Delicate Task of Rallying Public about Threat of Terrorism Pentagon Worries about Biological Attacks, but Many Americans Are Waryof Bigger Military Role in Civilian Life

Article excerpt

As he steps up efforts to thwart biological and chemical terrorism, President Clinton has asked the military to study ways to help local authorities cope with the potentially catastrophic consequences of such attacks.

But in drafting a plan to present to Mr. Clinton for his approval this summer, Pentagon officials are aware it will also have to pass rigorous scrutiny in another critical quarter: the American public.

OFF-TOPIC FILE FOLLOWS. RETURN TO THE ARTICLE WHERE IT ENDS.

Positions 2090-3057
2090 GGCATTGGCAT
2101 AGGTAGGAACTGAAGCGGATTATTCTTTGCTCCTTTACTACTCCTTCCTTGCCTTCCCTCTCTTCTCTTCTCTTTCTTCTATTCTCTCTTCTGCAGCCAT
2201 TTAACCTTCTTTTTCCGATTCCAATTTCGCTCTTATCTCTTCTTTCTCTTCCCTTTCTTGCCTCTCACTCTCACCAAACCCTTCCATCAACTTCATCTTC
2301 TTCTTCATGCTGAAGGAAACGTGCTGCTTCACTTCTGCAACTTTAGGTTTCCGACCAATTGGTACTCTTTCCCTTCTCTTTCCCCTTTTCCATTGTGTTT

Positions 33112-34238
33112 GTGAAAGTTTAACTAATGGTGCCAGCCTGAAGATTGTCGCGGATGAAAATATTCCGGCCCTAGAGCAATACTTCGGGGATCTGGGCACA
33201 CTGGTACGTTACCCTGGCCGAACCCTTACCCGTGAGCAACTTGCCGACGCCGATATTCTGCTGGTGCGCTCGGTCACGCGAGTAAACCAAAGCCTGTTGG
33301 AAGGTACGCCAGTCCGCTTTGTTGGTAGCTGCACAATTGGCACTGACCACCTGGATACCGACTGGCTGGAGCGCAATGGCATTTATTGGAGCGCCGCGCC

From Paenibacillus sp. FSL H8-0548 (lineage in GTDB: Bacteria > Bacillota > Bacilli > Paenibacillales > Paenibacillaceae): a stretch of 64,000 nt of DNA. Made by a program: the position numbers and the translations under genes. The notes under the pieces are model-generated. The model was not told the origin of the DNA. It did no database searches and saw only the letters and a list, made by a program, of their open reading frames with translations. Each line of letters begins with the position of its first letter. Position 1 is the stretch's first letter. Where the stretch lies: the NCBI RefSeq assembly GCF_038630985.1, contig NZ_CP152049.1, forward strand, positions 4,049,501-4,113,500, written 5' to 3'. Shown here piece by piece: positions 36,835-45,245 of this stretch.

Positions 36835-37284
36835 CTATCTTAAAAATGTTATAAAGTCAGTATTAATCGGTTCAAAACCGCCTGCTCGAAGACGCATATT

Winning popular support for what will essentially be an expanded home-front role for the military may not be easy. On one hand, defense officials know the military is the only part of the federal government with the expertise and resources to handle chemical and biological warfare. On the other, these officials need no reminders of Americans' deep aversion to the military's involvement in domestic law enforcement and the nation's historic antipathy to anything smacking of overweening centralized power. "We are not seeking to become involved in this," insists Deputy Defense Secretary John Hamre. "But we have been asked to be involved because we are the only part of the government that has the resources that can be mobilized." The Pentagon's challenge, experts say, will be convincing a majority of Americans, now enjoying the security of being the world's sole superpower, that the threat of chemical and biological terrorism warrants a bigger role for the armed forces. While there is a widespread perception that terrorism is a danger, there is also "a majority sentiment that the Pentagon tends to cook things up and exaggerate the threat," says Steve Kull, director of the University of Maryland's Program on International Policy Attitudes. "Some people might believe that they are trying to scare them to justify an increase in the defense budget." Civil libertarians charge that civil liberties have already been eroded by antiterrorism laws pushed by Clinton since the 1995 Oklahoma City bombing. Among other measures, they cite changes to the Posse Comitatus Act of 1878, which limits the military's use in law enforcement. The changes allow the Pentagon to assist in investigations of chemical and biological terrorism. For them, the plan being drafted by the Pentagon is another step in the wrong direction. "The best way to convince the public that the military isn't crossing the line into civilian law enforcement is to draw the line darker and heavier, not to blur it as the administration proposes yet again," says Greg Nojeim of the American Civil Liberties Union (ACLU) in Washington. …


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